Knowledge Architecture
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Knowledge Architecture

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  • This presentation is divided into three parts. We’ll start by describing why and how the knowledge services framework was developed. The knowledge organization will compare content management and knowledge service approaches for structuring knowledge management in an organizational context. The knowledge environment will consider how an organization interacts with its clients and, in the case of governments, with all citizens. So, let’s look at how the framework was developed.
  • This is an organizational infrastructure that includes pretty much everything that is needed to run CSS. This applies to KM as well as anything else that we do. Simply put, people use tools and process within a governance structure to increase the value of content and services. It isn’t a matter of focussing on one or more parts of the infrastructure. All parts must be reflected in a task, project, or program if it is to succeed.
  • I kept six honest serving-men, They taught me all I knew; Their names are What and Why and When And How and Where and Who. Rudyard Kipling (1902)
  • This presentation is divided into three parts. We’ll start by describing why and how the knowledge services framework was developed. The knowledge organization will compare content management and knowledge service approaches for structuring knowledge management in an organizational context. The knowledge environment will consider how an organization interacts with its clients and, in the case of governments, with all citizens. So, let’s look at how the framework was developed.
  • Successful social networks follow a number of principles. Describe the four.
  • This presentation is divided into three parts. We’ll start by describing why and how the knowledge services framework was developed. The knowledge organization will compare content management and knowledge service approaches for structuring knowledge management in an organizational context. The knowledge environment will consider how an organization interacts with its clients and, in the case of governments, with all citizens. So, let’s look at how the framework was developed.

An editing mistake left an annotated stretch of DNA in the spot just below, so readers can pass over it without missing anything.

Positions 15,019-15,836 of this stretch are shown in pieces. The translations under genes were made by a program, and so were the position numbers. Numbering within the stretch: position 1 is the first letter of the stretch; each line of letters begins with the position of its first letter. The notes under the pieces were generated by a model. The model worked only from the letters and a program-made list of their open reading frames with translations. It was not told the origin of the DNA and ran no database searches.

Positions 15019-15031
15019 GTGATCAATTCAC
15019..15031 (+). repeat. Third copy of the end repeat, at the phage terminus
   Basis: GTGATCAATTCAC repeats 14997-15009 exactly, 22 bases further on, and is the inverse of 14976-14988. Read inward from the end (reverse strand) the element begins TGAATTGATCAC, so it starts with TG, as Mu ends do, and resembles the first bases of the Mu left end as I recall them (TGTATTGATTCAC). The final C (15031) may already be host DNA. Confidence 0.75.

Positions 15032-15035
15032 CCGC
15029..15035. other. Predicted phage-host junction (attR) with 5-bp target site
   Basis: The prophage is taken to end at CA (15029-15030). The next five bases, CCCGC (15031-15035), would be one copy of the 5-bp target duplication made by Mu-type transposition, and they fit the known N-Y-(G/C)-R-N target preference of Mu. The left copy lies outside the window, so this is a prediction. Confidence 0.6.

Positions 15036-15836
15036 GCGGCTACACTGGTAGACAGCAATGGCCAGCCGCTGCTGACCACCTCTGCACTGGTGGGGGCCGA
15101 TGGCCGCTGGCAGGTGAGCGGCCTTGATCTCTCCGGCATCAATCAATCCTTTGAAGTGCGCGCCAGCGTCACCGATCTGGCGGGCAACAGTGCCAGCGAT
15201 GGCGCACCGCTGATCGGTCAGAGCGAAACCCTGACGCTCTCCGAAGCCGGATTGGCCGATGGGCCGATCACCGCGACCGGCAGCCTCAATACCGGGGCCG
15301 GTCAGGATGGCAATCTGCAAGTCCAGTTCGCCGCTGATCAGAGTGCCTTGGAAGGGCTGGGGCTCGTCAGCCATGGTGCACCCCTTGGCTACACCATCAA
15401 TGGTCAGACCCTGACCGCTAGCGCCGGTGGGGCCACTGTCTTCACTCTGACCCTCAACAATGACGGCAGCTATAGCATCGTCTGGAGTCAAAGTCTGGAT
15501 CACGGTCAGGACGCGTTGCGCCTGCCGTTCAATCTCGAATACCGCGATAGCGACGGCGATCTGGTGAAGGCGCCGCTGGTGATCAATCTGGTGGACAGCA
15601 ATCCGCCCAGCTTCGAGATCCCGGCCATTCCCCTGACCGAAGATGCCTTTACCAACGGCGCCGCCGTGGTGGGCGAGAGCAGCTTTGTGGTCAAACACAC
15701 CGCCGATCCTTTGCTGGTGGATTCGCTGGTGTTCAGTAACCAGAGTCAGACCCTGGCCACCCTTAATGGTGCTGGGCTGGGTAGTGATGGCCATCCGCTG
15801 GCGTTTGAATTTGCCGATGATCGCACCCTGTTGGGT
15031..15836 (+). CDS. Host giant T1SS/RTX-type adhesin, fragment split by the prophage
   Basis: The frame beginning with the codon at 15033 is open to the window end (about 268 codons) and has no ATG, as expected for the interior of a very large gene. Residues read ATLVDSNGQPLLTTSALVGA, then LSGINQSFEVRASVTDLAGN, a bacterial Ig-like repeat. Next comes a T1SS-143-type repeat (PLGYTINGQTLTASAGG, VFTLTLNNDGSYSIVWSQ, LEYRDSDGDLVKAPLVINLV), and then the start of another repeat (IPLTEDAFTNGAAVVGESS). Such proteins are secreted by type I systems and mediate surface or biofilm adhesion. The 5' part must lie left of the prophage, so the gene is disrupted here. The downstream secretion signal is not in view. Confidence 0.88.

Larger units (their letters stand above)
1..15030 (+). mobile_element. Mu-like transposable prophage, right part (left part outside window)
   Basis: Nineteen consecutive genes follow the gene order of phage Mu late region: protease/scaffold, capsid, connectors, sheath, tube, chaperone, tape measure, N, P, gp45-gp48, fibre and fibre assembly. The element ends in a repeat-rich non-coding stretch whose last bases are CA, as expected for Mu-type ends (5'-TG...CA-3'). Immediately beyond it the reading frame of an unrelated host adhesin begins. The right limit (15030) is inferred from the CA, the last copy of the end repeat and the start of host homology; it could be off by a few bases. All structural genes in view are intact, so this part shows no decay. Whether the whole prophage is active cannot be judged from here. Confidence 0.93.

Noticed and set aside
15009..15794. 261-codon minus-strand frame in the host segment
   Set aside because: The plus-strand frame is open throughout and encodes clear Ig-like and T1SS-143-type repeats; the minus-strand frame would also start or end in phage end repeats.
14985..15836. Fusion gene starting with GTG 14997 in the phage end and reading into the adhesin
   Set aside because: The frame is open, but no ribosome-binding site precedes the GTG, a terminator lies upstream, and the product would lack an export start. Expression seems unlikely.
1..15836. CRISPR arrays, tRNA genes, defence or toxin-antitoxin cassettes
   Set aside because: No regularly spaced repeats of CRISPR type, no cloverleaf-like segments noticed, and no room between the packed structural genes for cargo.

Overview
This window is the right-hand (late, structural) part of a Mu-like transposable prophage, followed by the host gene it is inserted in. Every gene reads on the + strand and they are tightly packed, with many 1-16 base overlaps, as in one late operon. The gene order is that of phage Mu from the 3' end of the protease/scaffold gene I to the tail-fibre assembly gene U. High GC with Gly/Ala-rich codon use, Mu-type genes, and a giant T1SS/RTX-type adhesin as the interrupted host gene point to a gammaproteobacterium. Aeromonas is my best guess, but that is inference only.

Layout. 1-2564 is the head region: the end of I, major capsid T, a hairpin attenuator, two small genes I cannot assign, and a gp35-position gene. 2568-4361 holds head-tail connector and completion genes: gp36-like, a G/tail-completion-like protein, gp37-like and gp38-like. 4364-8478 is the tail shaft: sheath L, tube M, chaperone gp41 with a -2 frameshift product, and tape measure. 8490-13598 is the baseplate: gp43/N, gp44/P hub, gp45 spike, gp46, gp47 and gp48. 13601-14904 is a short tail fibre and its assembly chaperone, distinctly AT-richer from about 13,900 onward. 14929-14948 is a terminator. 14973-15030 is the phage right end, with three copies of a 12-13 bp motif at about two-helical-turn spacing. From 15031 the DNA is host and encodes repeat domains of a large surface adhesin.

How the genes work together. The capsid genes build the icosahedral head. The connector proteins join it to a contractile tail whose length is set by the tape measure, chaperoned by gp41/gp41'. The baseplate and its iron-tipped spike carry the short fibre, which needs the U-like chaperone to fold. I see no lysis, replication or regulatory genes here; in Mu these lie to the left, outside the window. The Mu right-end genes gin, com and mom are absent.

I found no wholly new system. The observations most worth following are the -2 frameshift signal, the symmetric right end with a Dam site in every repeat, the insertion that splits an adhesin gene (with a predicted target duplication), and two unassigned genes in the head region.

• This presentation is divided into three parts. We’ll start by describing why and how the knowledge services framework was developed. The knowledge organization will compare content management and knowledge service approaches for structuring knowledge management in an organizational context. The knowledge environment will consider how an organization interacts with its clients and, in the case of governments, with all citizens. So, let’s look at how the framework was developed.
  • This presentation is divided into three parts. We’ll start by describing why and how the knowledge services framework was developed. The knowledge organization will compare content management and knowledge service approaches for structuring knowledge management in an organizational context. The knowledge environment will consider how an organization interacts with its clients and, in the case of governments, with all citizens. So, let’s look at how the framework was developed.

Knowledge Architecture Knowledge Architecture Presentation Transcript

  • A Knowledge ServicesArchitecture:People and TechnologyWorking Together Albert Simard Defence R&D Canada Presented to IEEE – ICC 2012Ottawa, ON, June 10-15, 2012
  • Outline • Organizational Views • Social Structure • Governance • Intelligence • Innovation2
  • Knowledge Work, Services, Views and Architecture Knowledge Unstructured Work Semi- structured Knowledge Services Structured Service Architecture3
  • Organizational Structure Views Governance direction Social Research Manage Work Common Content Interface support Technology4
  • DRDC Knowledge Work Views Inputs Transformation Output Governance Programs Report DND (management) Services Acquire Monitoring Integration (R & D) Create Intelligence Innovation Develop Clients Needs Mitigation Mobilize Priorities Advice Learn Establishment Adaptation5
  • Knowledge Management Levels Views Transfer National Defence, Markets National Security, Public Safety Work Application Creation Collaboration Defence R&D Flow Canada Sharing Assets Stock Infrastructure Resources Government6
  • Organizational Knowledge Flow Views Creation Validation7 Authorization Organization
  • Management Regimes Views Authoritative Organizational Negotiated Responsible Hierarchy Structure Agreement Autonomy Purpose (Why) Authorize Organize Collaborate Create Entity (What) Decisions & Objects & People & Environment Actions Tasks Connectivity & Interests Process (How) Decide & Act Capture & Connect Engage Structure Communities people Interactions Hierarchy Work Process Agreements Dialogue Knowledge Authoritative Explicit Tacit Innate Knowledge Authority8
  • Knowledge Agenda Views Management Regimes Management Authoritative Organizational Negotiated Responsible levels Hierarchy Infrastructure Agreement Autonomy Transfer Direction Products & Exchange Knowledge Services markets Work Mandate Structure Agreement Self-interest Collaboration Assignment Representation Partnership Participation Sharing Vertical Horizontal Group Network Assets Embed Sole IP rights Joint IP rights Open source Infrastructure Authorize Organize Collaborate Create9
  • Knowledge Infrastructure Views data, risk analysis, reports, monitoring, learning, motivation, operations, policies People rewards, incentives, staffing, skills Content, systems to Processes Services Tools capture, store, share, and process content work routines lessons learned, best practices, Governance roles, responsibilities, authorities, resources10